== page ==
Slow Runners Live Longer Than Runners Who Push Themselves to the Max
Walking reduces blood pressure, total cholesterol, risk for cardiovascular disease, and risk for diabetes
Harley Pasternak is a celebrity trainer and nutrition expert who has worked with stars from Halle Berry and Lady Gaga to Robert Pattinson and Robert Downey Jr. He s also a New York Times best-selling author, with titles including The Body Reset Diet and The 5-Factor Diet. His new book 5 Pounds is out now. Tweet him @harleypasternak.
We’ve all heard the story of the tortoise and the hare. In a fairy tale race, the hare sprints to the lead, but eventually tires and loses to an extremely slow, but persistent tortoise. Often, I think of this when clients ask me if it’s better to walk or run to lose weight. Some recent research sheds some useful insight on the topic.
When it comes to jogging, the world s most common form of strenuous exercise, a new study concludes that people who jog regularly, but slowly, tend to live longer than those who push themselves to the max.
The research, which was published in February in the Journal of the American College of Cardiology, was part of the Copenhagen City Heart Study. The authors of the jogging study reviewed data on nearly 1,100 joggers and 4,000 non-joggers. The men and women were of various ages; all were apparently healthy and not overweight. The non-joggers did not regularly engage in any strenuous exercise. More than a decade later, the authors analyzed data on deaths among these subjects.
And the Winners Are
Using information originally provided by the joggers on how often they ran, how far and at what speeds, the researchers divided them into three categories: light, moderate and strenuous joggers. What did the researchers find when they compared death data to the original? Not surprisingly, overall, joggers tended to live longer than non-joggers, but then it gets interesting. The light joggers had the lowest rate of mortality, followed by the moderate joggers.
How about the strenuous joggers and the non-joggers? Surprise! They tied for third place. There was no advantage for those who jogged faster, longer distances, and more frequently over non-joggers. Statistically, their life expectancy rate was comparable to that of the sedentary subjects. The optimal frequency for jogging appeared to be two to three times a week; the optimal speed, slow; and the optimal weekly distance, 1 to 2.4 miles.
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The First 20 Minutes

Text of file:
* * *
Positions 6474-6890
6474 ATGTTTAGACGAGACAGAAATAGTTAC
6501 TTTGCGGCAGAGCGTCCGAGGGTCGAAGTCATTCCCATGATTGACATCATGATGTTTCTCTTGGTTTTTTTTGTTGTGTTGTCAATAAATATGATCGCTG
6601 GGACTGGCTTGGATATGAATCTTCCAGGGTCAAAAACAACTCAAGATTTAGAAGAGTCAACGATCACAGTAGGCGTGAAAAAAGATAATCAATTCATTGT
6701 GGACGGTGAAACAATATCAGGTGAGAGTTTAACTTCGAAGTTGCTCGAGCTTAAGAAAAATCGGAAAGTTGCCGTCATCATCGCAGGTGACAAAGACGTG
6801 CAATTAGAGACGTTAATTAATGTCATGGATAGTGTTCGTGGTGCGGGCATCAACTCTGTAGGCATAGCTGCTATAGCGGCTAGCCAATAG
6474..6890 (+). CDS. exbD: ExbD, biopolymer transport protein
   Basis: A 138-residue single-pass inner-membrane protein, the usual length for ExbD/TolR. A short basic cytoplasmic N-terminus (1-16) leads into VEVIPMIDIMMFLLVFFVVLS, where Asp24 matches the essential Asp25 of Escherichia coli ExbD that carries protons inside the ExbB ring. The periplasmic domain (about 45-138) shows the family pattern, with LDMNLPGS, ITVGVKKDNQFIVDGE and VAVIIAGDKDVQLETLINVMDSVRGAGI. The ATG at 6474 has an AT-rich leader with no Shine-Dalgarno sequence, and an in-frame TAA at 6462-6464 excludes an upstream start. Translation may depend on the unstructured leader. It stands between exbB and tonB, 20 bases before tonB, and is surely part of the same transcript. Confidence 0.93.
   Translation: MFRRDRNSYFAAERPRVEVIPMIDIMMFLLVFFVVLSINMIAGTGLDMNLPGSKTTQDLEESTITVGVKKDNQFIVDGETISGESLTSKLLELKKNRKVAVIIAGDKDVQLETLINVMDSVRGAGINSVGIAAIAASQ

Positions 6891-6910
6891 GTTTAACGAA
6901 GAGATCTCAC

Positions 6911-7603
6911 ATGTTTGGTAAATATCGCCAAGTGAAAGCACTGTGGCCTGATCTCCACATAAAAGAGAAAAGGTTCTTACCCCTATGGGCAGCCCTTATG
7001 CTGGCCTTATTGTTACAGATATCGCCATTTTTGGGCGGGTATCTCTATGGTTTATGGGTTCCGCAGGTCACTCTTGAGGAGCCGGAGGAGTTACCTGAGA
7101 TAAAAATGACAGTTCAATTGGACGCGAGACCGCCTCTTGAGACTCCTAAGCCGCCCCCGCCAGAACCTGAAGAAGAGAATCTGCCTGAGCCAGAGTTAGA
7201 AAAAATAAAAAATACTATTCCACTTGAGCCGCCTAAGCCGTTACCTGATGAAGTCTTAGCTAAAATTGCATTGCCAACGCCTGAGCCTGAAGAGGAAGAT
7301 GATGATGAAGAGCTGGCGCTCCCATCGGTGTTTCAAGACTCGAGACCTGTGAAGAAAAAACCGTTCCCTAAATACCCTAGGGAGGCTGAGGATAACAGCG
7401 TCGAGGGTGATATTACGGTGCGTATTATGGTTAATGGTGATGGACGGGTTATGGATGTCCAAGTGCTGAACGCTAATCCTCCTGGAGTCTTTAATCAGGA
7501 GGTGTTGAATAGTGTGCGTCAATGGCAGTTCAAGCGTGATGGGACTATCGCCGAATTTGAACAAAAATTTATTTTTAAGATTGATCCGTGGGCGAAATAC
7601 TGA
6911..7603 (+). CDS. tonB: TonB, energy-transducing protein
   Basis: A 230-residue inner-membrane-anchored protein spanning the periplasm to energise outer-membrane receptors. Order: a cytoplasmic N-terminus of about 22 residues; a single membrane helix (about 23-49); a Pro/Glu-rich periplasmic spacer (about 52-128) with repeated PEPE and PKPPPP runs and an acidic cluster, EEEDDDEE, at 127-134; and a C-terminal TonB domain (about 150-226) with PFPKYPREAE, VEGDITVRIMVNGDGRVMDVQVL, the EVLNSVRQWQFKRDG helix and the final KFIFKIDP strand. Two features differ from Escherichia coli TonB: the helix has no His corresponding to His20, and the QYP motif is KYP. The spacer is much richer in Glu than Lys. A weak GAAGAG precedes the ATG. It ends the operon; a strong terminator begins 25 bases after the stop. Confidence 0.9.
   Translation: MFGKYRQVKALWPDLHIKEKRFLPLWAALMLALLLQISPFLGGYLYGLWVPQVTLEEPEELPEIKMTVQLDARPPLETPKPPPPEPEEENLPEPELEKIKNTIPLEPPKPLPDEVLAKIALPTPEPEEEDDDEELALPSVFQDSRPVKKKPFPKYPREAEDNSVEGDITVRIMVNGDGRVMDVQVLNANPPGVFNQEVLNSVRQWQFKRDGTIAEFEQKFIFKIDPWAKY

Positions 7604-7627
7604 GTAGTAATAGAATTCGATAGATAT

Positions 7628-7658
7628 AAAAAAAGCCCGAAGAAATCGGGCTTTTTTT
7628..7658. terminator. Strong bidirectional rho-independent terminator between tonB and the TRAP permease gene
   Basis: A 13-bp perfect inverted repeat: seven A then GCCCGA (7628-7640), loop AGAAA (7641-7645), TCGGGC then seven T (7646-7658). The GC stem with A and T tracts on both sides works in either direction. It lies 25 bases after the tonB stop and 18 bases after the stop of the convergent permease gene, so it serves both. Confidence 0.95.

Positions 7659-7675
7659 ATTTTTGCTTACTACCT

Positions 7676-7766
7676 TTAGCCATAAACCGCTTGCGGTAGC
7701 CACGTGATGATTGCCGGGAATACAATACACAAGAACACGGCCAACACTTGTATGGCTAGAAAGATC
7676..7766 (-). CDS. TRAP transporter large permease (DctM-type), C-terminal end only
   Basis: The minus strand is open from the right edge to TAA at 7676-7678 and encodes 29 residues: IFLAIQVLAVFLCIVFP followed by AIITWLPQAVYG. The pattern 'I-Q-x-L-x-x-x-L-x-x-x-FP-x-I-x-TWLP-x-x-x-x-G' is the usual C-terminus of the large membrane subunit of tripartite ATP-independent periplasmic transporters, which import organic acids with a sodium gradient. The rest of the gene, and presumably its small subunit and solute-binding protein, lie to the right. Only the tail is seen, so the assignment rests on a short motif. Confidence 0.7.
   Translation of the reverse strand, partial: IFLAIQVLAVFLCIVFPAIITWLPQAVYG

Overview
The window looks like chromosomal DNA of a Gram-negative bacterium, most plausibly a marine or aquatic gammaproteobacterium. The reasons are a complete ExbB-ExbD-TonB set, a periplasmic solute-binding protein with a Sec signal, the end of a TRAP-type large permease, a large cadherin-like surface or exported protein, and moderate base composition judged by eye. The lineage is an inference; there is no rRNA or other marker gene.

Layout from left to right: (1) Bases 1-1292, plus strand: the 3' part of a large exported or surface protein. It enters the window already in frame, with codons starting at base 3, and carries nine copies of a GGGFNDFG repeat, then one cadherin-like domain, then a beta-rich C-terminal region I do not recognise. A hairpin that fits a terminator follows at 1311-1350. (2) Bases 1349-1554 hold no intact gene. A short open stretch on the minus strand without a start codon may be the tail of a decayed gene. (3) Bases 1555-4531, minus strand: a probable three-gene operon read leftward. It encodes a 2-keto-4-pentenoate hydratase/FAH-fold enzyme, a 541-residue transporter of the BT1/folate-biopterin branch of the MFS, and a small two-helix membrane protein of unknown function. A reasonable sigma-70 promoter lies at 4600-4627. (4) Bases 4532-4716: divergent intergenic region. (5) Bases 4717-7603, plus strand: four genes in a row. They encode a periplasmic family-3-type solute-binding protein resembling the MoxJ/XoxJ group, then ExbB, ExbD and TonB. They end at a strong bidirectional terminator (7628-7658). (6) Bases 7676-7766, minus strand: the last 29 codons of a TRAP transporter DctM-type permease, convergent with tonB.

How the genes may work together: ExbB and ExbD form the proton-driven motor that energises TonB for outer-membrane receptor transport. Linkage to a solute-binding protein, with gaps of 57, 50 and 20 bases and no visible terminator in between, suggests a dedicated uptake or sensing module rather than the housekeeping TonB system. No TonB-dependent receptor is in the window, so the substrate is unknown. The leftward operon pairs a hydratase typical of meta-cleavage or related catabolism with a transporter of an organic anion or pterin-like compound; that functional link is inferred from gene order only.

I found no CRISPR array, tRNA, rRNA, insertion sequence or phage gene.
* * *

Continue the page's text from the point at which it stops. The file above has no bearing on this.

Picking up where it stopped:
Are the findings of this study really a surprise? When it comes to maximizing lifespan, the greatest benefit of exercise occurs in the first 20 minutes. The current Centers for Disease Control guidelines call for 150 minutes of moderate aerobic exercise a week, in concert with resistance exercises that strengthen muscles two or three times a week. Stick with this guideline and you’ll cut your risk of premature death from any cause by almost 20 percent!
But according to a 2011 review study that involved more than 10,000 participants, subjects who exercised three times as much each week had only a slight additional decrease in mortality risk: 4 percent.
Of course, any extra time on Earth is desirable, but the point is that the initial effort brings the largest reward. The Danish study didn’t duplicate the findings of the earlier study, but they do seem complementary.
Another point to consider: Only 80 of the almost 1,100 joggers in the Danish study actually fit the profile of vigorous joggers. The authors were the first to acknowledge that the sample size was small.
Walk, Don’t Run
Do you have to jog – albeit slowly, just a few times a week, and not too far – to reach your nineties? Not necessarily. Walking is a great low-impact alternative.
Jogging and running do burn more calories than walking for the same length of time, but is there a long-term advantage? One study that compared data on 33,000 runners and almost 16,000 walkers to ascertain the respective health benefits found that walking had a slight edge. After six years, participants in both groups had reduced their blood pressure, total cholesterol, risk for cardiovascular disease, and risk for diabetes. But the walkers’ improvements were better in the first three categories, and the diabetes risk reduction was the same for both groups.
My suggestion? Arm yourself with a Fitbit and aim for at least 10,000 steps a day. If you’re ready to give yourself a little challenge, take a walk and mix in short bouts of jogging. It can boost your calorie burn and give you much needed cardiovascular benefits.
Whatever you decide, I’ll leave you with this thought: Tortoises live longer than hares!